With his powerfully distinctive voice, Tommy Fleming has been described as the “Voice of Ireland”. Today Tommy is one of Ireland’s top entertainers with millions of YouTube hits and over 5 million album sales worldwide.
The youngest of six children, Tommy was born in 1971 in Aclare, County Sligo. His natural singing ability was evident at a young age whilst participating in local talent competitions. While still at school, Tommy formed his first rock band, The Face of February, and embarked on gigging in local pubs. After leaving school Tommy joined a quartet, Jarog, gaining a legion of fans.
However, despite this success, record companies weren’t exactly knocking on Tommy’s door. Then a chance encounter with renowned producer and composer Phil Coulter changed all that. In July 1993, Phil heard Tommy performing at a charity event in Westport, County Mayo.
Within days Tommy was guesting with Phil and his orchestra at the Opera House (Cork), the National Concert Hall (Dublin) and The University Concert Hall (Limerick). Four months later he was playing to huge audiences across the US and Canada, culminating in two shows in the Boston Symphony Hall and the legendary Carnegie Hall in New York.
Tommy’s career then took another leap forward when he was invited by Galway traditional group De Danann, to join them as lead vocalist, following in the footsteps of living legends as Mary Black, Maura O’Connell, Dolores Keane and Paul Brady. The collaboration lasted three years and introduced Tommy to a worldwide audience touring Australia, Hong Kong, China and the US.
Still dreaming of a solo career, Tommy finally recorded his first solo album in 1996 - Different Sides to Life - followed by Restless Spirit two years later which went on to achieve double platinum sales. Life was good, but then things took a dramatic turn. During the album’s promotional tour Tommy was seriously injured in a major accident when the car he was driving home veered off the road and burst into flames. Staggering from the vehicle with a broken neck, Tommy was lucky to escape alive.
Tommy spent the next few weeks in hospital in a Jerome halo brace - an intimidating looking apparatus designed to keep Tommy’s neck and head immobile whilst his broken bones mended. Eventually allowed home, Tommy wondered if life would ever be the same. “I spent weeks wondering if I was paralysed and what would become of my career,” he says. “With a new album out and concert dates cancelled, I spent most of that time very quiet – which is not like me”.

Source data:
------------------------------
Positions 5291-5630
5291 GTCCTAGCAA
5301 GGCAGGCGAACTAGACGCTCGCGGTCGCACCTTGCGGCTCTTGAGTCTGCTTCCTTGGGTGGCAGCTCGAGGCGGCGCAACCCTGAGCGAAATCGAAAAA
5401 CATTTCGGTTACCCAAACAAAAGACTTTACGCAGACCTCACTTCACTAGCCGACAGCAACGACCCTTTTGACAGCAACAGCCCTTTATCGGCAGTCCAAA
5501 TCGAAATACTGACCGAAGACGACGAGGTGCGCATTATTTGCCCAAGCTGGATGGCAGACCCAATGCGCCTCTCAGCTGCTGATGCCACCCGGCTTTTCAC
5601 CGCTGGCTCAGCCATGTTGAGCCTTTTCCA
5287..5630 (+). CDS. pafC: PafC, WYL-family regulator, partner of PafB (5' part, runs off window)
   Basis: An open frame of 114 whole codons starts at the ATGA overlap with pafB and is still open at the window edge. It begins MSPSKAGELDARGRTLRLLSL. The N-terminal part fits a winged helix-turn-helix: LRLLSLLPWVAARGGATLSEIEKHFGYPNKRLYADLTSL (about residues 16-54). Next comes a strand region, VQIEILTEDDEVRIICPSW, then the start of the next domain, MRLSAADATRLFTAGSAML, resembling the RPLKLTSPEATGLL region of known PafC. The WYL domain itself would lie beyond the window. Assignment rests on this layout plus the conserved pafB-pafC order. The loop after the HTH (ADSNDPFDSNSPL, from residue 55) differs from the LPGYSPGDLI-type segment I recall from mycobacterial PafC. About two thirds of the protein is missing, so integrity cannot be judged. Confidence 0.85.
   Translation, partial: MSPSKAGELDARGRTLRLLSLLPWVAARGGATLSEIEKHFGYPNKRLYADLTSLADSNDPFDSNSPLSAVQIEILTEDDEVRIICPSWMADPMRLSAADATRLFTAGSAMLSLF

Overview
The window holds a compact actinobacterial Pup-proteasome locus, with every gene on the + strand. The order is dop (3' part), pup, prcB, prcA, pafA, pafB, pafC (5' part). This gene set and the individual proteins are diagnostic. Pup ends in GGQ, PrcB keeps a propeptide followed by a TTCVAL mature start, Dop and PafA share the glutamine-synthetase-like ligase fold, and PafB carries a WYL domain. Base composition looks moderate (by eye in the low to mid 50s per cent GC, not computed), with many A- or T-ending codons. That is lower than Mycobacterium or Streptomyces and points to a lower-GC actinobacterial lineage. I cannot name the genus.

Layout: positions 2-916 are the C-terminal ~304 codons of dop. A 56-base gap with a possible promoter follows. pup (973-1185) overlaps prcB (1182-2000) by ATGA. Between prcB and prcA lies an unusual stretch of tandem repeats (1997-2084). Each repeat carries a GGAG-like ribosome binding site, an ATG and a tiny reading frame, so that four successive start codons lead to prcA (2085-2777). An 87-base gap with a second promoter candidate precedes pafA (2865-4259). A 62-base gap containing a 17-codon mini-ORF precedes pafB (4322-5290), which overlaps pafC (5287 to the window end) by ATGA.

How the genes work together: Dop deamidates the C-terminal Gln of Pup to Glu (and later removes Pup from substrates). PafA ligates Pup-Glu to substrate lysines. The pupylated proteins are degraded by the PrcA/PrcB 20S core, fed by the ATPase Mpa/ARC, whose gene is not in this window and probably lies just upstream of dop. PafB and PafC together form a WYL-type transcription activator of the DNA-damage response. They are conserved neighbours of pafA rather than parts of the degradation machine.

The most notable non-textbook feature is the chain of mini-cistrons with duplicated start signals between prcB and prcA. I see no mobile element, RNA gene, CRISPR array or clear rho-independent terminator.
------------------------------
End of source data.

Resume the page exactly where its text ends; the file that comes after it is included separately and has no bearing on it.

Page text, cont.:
Tommy wore the brace for the next three months, sleeping upright. A simple thing like taking a phone call became a major chore and bumping into doors was a common occurrence due to the size of the brace. It seemed all he had achieved was in danger of being lost. But with determination and grit, Tommy eventually recovered and his voice was fuller, more powerful and more haunting than ever. “Looking back at that tough period, it was so scary, the worst time of my life,” he says.
However, one blessing was Tommy meeting his wife Tina “his rock” at a funeral not long after the accident. Another bright spot was that Restless Spirit reached double platinum status. A year later, Tommy was back on the road touring and started working on his next album.
As a hugely popular personality, Tommy starred in reality TV show Celebrity Bainisteoir in 2011, involving celebrities competing against each other as Gaelic football team coaches. In 2014, he participated in the Cruise of the Australian Performing Arts on MS Radiance of the Seas alongside Aussie stars David Hobson, Teddy Tahu Rhodes and Marina Prior. Having now recorded 14 wildly popular albums, his latest being A Voice of Hope II in 2018, Tommy is a true survivor.